Friday, October 17, 2008

Step One

Admitted we were powerless over alcohol, that our lives had become unmanageable.

The fact is that most alcoholics, for reasons yet obscure, have lost the power of choice in drink. Our so-called will power becomes practically nonexistent. We are unable, at certain times, to bring into our consciousness with sufficient force the memory of the suffering and humiliation of even a week or a month ago. We are without defence against the first drink.(page 24, big book)

I am powerless over my addictions. Drinking, porning. I have never seemed to be able to do anything in moderation. If there was a way so I wouldn't have to feel my discomfort, I would over indulge.

Being able to say that I was powerless of alcohol was the beginning of surrender. I first worked that step in Alanon. Admitting that I was powerless over my child's addictions. That my life had become unmanageable by trying to manage the child. Over the last few weeks, I've been in that struggle again, trying to manage my child's life and am trying to let go. Seeing the words that admit "I am powerless" gives me a sense of relief, however small. Those words help me pull back from the fight with demons I can never beat. It is not my battle. A little while ago, I saw the words out of chapter 5 from the big book with new eyes: "B. That probably no human power could have relieved our alcoholism." I could not relieve my child from his addictions. and "C. That God could and would if He were sought." I constantly tell myself to stay out of the way, that I am not God. I have to work the Alanon first step every day.

In my own addictions, step one prepared me for the rest of the steps. Step one helped me to see how unmanageable my life had become. How internet affairs hurt everything I loved, how drinking just isolated me from those who cared for me. How destitute and depressed I had become. Admitting that I was powerless was, again, the beginning of surrender. If I could no longer to look inside myself for solutions, I had to look outside of myself. If I could admit I was fucked, then I could admit that I was an alcoholic. The admission of alcoholism was the beginning of the path that led me to the remainder of the steps. A path of recovery.

Step one, for me, needs to be practised each day. Admitting I am powerless over my addictions, over the addictions of others, over my employer and employee's, in my relationships. When I can see and admit that, I can turn my will and life over to the care of God. I can get out of myself. I can admit that I am not God. Admitting powerlessness gives me room to grow. It opens up my spirit to allow room for my Higher Power.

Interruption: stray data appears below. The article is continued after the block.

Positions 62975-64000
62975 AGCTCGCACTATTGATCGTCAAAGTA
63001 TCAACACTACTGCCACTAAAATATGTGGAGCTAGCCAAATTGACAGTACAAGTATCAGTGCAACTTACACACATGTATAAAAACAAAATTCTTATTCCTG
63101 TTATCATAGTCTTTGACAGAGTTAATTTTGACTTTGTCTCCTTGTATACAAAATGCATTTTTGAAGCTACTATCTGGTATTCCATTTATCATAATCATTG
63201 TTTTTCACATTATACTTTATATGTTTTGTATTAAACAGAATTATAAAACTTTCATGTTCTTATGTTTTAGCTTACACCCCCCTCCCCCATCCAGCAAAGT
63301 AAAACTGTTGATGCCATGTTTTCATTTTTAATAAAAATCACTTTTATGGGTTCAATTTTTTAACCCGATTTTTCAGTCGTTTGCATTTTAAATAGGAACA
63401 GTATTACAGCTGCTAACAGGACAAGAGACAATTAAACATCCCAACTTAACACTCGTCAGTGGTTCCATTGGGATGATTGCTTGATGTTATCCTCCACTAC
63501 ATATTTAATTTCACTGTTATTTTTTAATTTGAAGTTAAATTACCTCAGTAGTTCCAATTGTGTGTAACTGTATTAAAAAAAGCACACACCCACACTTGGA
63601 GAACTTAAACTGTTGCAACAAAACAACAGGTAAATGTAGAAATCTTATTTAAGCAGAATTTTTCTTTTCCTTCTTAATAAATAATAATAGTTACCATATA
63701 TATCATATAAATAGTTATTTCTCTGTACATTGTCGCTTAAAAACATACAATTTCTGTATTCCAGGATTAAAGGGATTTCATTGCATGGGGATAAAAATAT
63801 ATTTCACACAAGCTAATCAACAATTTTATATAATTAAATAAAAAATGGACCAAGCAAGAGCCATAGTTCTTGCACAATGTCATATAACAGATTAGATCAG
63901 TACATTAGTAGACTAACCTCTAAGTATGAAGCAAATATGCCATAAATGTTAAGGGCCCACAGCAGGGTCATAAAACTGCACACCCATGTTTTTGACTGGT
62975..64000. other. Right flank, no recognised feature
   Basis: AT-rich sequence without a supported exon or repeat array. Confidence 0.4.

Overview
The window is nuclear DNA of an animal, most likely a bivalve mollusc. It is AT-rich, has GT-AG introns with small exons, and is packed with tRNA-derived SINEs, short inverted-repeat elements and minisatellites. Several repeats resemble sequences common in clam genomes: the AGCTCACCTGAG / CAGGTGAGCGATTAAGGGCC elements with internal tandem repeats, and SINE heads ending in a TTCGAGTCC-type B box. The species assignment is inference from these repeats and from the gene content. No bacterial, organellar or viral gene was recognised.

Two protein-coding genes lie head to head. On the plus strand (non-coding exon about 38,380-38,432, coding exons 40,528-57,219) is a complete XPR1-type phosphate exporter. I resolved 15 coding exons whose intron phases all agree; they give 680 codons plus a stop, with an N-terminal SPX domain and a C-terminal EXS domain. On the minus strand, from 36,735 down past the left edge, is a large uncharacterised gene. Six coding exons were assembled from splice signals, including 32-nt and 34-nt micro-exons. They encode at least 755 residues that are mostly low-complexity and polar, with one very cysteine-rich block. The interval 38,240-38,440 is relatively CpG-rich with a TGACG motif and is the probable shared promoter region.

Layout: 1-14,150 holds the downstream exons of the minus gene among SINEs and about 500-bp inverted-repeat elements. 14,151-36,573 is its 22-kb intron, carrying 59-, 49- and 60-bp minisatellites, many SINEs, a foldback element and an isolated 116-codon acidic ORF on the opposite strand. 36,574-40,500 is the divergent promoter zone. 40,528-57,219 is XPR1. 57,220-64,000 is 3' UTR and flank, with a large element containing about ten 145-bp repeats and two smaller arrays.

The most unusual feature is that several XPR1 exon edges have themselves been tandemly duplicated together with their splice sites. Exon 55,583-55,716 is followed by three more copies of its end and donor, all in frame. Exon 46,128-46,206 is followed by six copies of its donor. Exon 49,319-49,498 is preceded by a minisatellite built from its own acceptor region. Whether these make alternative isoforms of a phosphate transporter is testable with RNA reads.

I am going to tag Mary LA, Patty, Steve, and Kathy Lynn and ask them to share on Step one. I think it would be helpful (for me) to hear other folks hope and experience in regards to working this step. And if you would just like to join in, that would be fun too! Feel free.


Anonymous said...

Thanks for inviting me to share Hank. Great post!

Lou said...

It all starts with #1.
You're doing great Hank.

Laura said...

Hi Hank,

I love step One for it has freed me too. I didn't pick up a bottle or use a needle or pill, but my life was lived chaotically from years of loving people in addicted lives and I'm probably one with an addicted personality ~ Not sure about that yet, but leaning that way. But I do find, that I am constantly saying to myself, "I am powerless", and those thoughts put the momentary situation in great perspective for me.

I love your honest sharing in all your posts and thank you for your encouragement to me.

Sophie in the Moonlight said...

Wonderful post. Totally a reminder that one needs to Let Go and Let God every day. It's not just a once in a lifetime event.